31 July 2007


I have been thinking a lot about the issue of impeachment lately. The case that it would be justified seems to grow stronger and stronger the more we know (this is, of course, a separate issue from the very important question of whether a move to impeach could succeed). Aside from the Iraq conflict (and whether one considers the invasion justified or not, there is no question that Bush and Rumsfeld's execution of it was disastrouly inept), there have been the abuses of the PATRIOT act, the Katrina response fiasco, the Pat Tillman cover-up, the firing of several US attorneys apparently for partisan reasons, the use of "signing statements" to undermine the intent of laws, and on and on. I'm not sure whether any of these things qualify as "high crimes and misdemeanors", but they certainly add up to a level of incompetence and abuse of power which would justify firing a chief executive in any normal private-sector situation.

I will freely admit that there are also many other reasons why I and many other people would like to see Bush out of office even though they are policy differences and not impeachable offenses. His fervent support for illegal-alien amnesty, his opposition to stem-cell research, his manipulation of foreign aid to push the fundamentalist taboo on abortion upon foreign countries, his failure to confront Saudi Arabia for its fostering of Islamic extremism, the attitude of elite privilege symbolized by the Libby pardon, and the risk that another year-and-a-half in power will give him the chance to appoint yet another Supreme Court judge who would further endanger Roe vs. Wade -- he is simply on the wrong side of too many issues.

Finally, this essay in The Nation makes another argument for impeachment: that if the new powers that Bush and Cheney have arrogated to the Presidency are not explicitly repudiated, they will become entrenched as precedent, permanently distorting the Constitutional system.

Set against all this, to be fair, is one singular but huge success: the country has not been attacked again since September 11. Knowing Islam and the jihadist ideology as I do, the reason is clear. Citing precedents such as Mogadishu and the Beirut Marine-barracks bombing, Osama bin Laden argued that the United States was a "paper tiger" which retreats when attacked. It's unclear exactly what the jihadists expected September 11 to accomplish, but most likely they imagined that a super-attack would lead to a super-retreat -- perhaps total withdrawal of American power from the Middle East, or abandonment of Israel -- a victory al-Qâ'idah could trumpet, enormously enhancing its prestige in the Islamic world. Instead, Bush attacked two Muslim countries and overthrew their governments, while most of al-Qâ'idah's leadership has been killed off. It was a response with some flaws -- not nearly forceful enough in my view, and several other countries would have been more logical second targets than Iraq was -- but at least it was a military response, and it must have left the jihadists seriously nervous about what the consequences might be if they attacked American territory again. Yet even this achievement is now in danger. Due to the administration's inept management of the Iraq campaign, we may end up having to withdraw before the country is stabilized (indeed, stabilizing the country may now be impossible), allowing the jihadists to claim that bin Laden was right and the US is a paper tiger after all -- and thus hugely increasing the risk of another attack on our home territory.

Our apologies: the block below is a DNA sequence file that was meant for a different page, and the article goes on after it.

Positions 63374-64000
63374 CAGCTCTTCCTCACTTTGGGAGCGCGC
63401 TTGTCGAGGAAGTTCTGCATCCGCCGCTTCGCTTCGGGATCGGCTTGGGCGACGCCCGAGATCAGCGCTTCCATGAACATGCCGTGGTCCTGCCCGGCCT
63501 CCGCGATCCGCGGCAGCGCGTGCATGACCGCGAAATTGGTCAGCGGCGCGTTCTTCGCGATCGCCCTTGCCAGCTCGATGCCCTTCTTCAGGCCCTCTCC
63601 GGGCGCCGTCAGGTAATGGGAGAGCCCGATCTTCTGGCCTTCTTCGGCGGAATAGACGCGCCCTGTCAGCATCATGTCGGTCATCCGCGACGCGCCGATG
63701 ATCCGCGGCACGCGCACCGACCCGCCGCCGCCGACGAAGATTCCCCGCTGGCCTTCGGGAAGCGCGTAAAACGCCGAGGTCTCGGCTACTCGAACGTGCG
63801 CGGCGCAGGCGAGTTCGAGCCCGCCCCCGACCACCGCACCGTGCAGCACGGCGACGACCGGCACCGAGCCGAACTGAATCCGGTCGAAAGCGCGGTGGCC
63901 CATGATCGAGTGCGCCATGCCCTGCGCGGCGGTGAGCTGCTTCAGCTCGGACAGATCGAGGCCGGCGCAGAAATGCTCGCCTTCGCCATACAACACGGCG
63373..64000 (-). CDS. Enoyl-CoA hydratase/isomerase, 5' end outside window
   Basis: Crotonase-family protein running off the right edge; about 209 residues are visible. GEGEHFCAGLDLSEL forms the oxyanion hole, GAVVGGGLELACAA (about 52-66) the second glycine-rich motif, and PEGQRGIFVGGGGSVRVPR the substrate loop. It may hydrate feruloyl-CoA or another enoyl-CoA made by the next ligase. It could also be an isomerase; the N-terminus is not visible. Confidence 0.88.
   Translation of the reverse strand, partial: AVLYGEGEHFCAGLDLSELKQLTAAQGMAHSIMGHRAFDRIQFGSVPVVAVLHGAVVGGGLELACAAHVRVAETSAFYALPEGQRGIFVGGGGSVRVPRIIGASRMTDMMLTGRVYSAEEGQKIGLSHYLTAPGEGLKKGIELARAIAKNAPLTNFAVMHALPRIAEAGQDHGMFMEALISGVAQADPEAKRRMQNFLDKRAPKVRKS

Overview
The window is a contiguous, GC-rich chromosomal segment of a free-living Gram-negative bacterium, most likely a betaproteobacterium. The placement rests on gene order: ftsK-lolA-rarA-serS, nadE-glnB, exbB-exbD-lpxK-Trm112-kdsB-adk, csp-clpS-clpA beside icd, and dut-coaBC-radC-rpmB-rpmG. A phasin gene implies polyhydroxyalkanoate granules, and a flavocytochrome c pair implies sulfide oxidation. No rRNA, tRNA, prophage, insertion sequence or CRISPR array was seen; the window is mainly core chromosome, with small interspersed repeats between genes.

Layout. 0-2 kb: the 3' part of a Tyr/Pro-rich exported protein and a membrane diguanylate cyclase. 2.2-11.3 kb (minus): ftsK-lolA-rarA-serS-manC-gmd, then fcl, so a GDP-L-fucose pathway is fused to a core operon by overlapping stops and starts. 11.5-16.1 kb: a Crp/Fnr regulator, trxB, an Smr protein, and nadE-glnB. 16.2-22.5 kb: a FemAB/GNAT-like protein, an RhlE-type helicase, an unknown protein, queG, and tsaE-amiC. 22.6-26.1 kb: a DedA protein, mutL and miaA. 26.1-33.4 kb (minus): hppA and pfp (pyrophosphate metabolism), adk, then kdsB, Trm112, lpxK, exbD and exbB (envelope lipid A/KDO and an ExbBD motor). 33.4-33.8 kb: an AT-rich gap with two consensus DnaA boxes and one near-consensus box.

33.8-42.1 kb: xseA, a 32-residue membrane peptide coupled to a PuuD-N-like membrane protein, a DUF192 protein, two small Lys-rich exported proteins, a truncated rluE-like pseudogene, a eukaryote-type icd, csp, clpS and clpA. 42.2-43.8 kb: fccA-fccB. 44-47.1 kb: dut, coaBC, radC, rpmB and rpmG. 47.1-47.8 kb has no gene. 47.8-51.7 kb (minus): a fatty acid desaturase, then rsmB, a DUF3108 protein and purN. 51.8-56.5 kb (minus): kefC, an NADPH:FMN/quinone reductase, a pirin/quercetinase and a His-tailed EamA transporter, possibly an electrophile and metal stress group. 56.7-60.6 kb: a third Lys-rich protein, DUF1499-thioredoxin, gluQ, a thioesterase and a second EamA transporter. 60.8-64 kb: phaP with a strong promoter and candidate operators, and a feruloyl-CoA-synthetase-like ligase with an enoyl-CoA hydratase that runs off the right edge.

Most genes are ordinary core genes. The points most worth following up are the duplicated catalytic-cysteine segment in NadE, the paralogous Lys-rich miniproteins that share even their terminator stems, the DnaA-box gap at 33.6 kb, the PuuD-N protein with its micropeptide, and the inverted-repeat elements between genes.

And as I've pointed out before, if the surge strategy succeeds in Iraq, then Petraeus will deserve credit, but Bush will not. If this strategy was the key to success, why did Bush wait four years to implement it, and then only under the duress of the Republicans' 2006 electoral defeat?

The only real arguments I can see against impeachment are (1) that it could easily fail, leaving Bush in a strengthened position, and (2) that a successful impeachment of both Bush and Cheney would leave Nancy Pelosi as President, and I'm not sure we can afford that while the Iranian nuclear program still remains to be dealt with.

It's a conundrum. The country should never have gotten itself into this position in the first place, which is a kind of vindication of the much-ridiculed comment by Michael Dukakis. Competence does matter.



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